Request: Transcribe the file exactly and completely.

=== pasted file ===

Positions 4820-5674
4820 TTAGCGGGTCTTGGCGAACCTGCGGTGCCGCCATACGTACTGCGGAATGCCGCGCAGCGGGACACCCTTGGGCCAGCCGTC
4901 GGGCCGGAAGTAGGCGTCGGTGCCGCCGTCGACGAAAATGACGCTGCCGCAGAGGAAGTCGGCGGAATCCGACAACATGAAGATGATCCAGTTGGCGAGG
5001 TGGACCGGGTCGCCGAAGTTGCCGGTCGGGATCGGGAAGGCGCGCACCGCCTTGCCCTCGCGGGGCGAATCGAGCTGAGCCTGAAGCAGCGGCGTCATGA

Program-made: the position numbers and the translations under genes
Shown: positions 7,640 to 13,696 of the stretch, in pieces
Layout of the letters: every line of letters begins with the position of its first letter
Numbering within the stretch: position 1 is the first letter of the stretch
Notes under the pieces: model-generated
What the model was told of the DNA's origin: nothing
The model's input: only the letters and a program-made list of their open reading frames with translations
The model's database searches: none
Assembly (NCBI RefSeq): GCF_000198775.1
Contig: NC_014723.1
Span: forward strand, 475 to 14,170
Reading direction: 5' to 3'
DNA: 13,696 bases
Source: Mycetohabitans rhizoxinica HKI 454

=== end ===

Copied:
Positions 4820-5674
4820 TTAGCGGGTCTTGGCGAACCTGCGGTGCCGCCATACGTACTGCGGAATGCCGCGCAGCGGGACACCCTTGGGCCAGCCGTC
4901 GGGCCGGAAGTAGGCGTCGGTGCCGCCGTCGACGAAAATGACGCTGCCGCAGAGGAAGTCGGCGGAATCCGACAACATGAAGATGATCCAGTTGGCGAGG
5001 TGGACCGGGTCGCCGAAGTTGCCGGTCGGGATCGGGAAGGCGCGCACCGCCTTGCCCTCGCGGGGCGAATCGAGCTGAGCCTGAAGCAGCGGCGTCATGA

Program-made: the position numbers and the translations under genes
Shown: positions 7,640 to 13,696 of the stretch, in pieces
Layout of the letters: every line of letters begins with the position of its first letter
Numbering within the stretch: position 1 is the first letter of the stretch
Notes under the pieces: model-generated
What the model was told of the DNA's origin: nothing
The model's input: only the letters and a program-made list of their open reading frames with translations
The model's database searches: none
Assembly (NCBI RefSeq): GCF_000198775.1
Contig: NC_014723.1
Span: forward strand, 475 to 14,170
Reading direction: 5' to 3'
DNA: 13,696 bases
Source: Mycetohabitans rhizoxinica HKI 454